There hasn’t been a ton of buzz out there about Miracast, the Wi-Fi Alliance’s new wireless display standard. That’s too bad, because the standard seems to have potential. It promises ubiquitous wireless streaming of content between, say, phones and TVs, or even laptops and projectors. Support for protected content is in the mix, as is “simplified discovery and setup,” according to the Wi-Fi Alliance. Best of all, a Wi-Fi network isn’t required—devices should be able to connect to each other directly via Wi-Fi Direct.
This morning, the Wi-Fi Alliance announced that it has begun certifying the first wave of Miracast-enabled devices. Among the freshly certified products are a pair of smartphones, LG’s Optimus G and Samsung’s Galaxy S III, as well as a line of televisions, the Samsung Echo-P Series. The Wi-Fi Alliance’s announcement also includes the following list of products, which have not only received certification, but also “form the test suite for the certification program:”
- Broadcom Dualband 11n WiFi
- Intel® WiDi
- Marvell Avastar USB-8782 802.11n 1×1 Dual-band Reference Design
- MediaTek a/b/g/n Dualband Mobile Phone Client, MT662X_v1 and DTV Sink, MV0690
- Ralink 802.11n Wireless Adapter, RT3592
- Realtek Dual-band 2×2 RTL8192DE HM92D01 PCIe Half Mini Card and RTD1185 RealShare Smart Display Adapter
Among the Wi-Fi cards, dongles, and display adapters is the name of Intel’s own wireless display offering: WiDi, or Wireless Display. WiDi has been around for some time and, until now, has had nothing to do with Miracast. What gives?
We spoke with Intel yesterday to shed some light on the subject. It turns out that the upcoming WiDi 3.5 update is going to introduce support for the Miracast standard, among a handful of new features and improvements. In the words of the chipmaker:
Intel has built in WFA Miracast support into the latest Intel WiDi 3.5 software release which will be pre-installed on new systems this Holiday season and available for existing users with Intel WiDi on a 2nd or 3rd Gen Intel Core processor based system.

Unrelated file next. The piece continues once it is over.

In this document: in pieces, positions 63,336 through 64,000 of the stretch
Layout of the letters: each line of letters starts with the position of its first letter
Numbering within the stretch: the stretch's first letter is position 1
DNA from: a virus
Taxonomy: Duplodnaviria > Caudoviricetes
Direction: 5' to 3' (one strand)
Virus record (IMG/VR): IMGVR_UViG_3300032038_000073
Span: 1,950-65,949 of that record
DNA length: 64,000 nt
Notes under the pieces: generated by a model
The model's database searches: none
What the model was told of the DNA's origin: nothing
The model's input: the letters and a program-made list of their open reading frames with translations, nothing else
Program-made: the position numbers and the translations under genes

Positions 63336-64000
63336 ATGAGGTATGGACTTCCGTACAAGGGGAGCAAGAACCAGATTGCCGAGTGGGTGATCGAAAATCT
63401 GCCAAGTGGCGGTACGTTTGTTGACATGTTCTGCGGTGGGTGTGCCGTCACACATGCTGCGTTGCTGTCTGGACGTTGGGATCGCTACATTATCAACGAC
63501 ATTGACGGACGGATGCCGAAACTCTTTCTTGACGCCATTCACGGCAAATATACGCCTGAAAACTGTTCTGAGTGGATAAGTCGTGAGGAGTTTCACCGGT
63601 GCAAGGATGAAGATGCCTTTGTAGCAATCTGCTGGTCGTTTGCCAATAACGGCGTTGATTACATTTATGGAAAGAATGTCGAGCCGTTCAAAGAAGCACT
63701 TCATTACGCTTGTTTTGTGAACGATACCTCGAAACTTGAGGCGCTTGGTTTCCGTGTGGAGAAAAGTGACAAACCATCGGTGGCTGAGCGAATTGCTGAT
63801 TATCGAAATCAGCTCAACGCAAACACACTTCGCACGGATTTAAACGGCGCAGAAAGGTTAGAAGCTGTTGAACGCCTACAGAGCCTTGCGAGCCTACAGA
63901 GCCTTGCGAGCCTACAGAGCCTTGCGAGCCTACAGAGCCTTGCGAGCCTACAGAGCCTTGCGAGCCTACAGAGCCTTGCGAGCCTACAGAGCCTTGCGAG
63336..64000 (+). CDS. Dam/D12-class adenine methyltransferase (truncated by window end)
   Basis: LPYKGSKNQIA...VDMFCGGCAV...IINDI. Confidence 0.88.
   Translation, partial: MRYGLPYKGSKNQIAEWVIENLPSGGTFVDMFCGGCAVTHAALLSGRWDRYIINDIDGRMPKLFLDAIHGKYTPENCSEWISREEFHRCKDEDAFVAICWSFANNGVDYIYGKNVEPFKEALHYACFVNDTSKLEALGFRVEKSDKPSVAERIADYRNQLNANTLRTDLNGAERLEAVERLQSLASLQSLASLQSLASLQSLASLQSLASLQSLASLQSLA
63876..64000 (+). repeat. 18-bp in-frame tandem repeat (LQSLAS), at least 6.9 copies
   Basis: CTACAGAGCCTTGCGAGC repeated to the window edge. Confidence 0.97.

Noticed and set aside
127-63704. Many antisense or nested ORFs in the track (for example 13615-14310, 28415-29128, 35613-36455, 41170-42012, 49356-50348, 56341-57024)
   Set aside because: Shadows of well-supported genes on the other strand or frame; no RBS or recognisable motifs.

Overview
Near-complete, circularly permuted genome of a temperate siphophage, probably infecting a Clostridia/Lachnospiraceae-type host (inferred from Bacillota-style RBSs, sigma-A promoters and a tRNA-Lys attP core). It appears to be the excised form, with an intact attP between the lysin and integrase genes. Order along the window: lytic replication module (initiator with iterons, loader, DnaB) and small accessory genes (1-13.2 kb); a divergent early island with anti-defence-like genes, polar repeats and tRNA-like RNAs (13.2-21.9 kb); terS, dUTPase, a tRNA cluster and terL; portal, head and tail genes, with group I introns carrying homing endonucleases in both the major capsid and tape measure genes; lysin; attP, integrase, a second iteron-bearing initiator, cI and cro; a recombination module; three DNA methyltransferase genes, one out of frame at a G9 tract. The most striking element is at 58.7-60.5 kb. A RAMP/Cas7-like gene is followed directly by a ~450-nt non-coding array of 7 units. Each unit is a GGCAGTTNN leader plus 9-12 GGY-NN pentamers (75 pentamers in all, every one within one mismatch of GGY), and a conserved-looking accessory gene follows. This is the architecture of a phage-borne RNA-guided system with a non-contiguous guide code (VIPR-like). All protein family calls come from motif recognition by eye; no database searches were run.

(For the geeks out there, 2nd- and 3rd-gen Core are Intel’s brand names for Sandy Bridge and Ivy Bridge processors, respectively.)
Along with espousing Miracast, WiDi 3.5 will add support for Windows 8, 3D content, and USB devices. USB support will allow devices like keyboards, mice, and game controllers plugged into TVs or receivers to control WiDi connected systems like smartphones or notebooks. Oh, and Intel says it’s reduced WiDi latency quite a bit—down to just 60 ms on Ivy Bridge processors. (Folks with Sandy Bridge chips will apparently be stuck at 250 ms, the same latency as with WiDi 2.x.) The drop in latency should make user interaction feel much more responsive, especially when touch input is involved. As I understand it, though, Intel doesn’t guarantee that level of performance with all Miracast-capable gear—only WiDi hardware.
In a nutshell, Intel says WiDi 3.5 will simply offer a “superset of features” over Miracast.
This is good news for users. Come this fall, a whole host of folks with existing, WiDi-capable Intel machines should gain the ability to use Miracast devices wirelessly. Future WiDi-capable systems will ship with Miracast support out of the box, too. That also bodes well for Miracast, since having a large existing installed base could help speed up adoption and encourage more devices makers to join in.